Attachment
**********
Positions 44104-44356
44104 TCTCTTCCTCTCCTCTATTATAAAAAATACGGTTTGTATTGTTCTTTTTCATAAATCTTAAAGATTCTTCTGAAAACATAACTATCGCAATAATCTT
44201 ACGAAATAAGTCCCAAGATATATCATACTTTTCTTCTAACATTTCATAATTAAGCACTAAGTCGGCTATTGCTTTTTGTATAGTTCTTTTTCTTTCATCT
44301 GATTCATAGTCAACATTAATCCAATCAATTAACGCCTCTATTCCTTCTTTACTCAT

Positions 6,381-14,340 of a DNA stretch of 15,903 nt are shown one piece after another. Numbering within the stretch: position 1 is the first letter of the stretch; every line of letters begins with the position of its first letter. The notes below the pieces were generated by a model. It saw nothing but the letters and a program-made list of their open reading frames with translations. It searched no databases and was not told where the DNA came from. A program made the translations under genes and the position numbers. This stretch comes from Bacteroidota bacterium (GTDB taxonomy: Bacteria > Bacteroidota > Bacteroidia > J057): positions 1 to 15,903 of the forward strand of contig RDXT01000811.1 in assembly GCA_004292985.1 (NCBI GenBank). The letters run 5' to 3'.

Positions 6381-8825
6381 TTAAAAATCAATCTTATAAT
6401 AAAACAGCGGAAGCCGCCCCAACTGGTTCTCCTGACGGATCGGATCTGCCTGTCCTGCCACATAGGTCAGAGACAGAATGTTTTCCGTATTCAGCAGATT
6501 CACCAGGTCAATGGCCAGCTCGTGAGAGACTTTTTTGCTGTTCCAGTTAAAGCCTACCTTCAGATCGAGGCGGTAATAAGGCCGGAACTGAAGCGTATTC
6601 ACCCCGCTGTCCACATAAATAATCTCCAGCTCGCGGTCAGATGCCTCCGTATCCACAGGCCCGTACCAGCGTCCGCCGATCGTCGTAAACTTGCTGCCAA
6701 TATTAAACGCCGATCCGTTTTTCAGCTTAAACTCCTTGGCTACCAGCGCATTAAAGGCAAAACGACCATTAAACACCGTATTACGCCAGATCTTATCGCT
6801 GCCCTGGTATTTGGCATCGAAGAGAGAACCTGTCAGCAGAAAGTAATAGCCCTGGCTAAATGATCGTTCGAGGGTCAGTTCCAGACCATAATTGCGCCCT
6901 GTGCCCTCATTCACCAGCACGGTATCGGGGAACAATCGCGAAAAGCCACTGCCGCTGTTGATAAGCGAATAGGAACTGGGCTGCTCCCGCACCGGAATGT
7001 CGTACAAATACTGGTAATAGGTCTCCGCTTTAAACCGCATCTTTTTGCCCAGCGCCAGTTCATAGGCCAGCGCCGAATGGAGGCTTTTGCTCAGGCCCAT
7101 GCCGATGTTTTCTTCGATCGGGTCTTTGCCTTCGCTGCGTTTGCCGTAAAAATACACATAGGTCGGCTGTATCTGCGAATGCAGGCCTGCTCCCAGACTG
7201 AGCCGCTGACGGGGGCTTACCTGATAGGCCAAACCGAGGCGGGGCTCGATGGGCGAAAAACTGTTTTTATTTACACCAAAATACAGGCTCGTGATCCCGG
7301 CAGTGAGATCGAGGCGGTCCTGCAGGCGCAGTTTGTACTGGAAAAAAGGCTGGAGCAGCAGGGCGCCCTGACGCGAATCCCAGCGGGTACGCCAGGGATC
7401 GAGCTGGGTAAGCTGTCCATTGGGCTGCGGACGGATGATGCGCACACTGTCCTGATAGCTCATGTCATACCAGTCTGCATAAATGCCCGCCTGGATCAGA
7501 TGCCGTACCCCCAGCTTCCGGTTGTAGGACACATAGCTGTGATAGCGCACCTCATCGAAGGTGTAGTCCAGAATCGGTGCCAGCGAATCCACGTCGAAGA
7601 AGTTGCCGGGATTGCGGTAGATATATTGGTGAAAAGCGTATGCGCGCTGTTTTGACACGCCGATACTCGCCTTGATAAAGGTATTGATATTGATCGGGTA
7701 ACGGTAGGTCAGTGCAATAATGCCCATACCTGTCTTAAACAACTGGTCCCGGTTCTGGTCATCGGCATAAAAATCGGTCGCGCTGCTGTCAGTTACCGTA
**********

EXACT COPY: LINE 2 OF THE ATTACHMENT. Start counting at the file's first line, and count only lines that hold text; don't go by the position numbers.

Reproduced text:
44104 TCTCTTCCTCTCCTCTATTATAAAAAATACGGTTTGTATTGTTCTTTTTCATAAATCTTAAAGATTCTTCTGAAAACATAACTATCGCAATAATCTT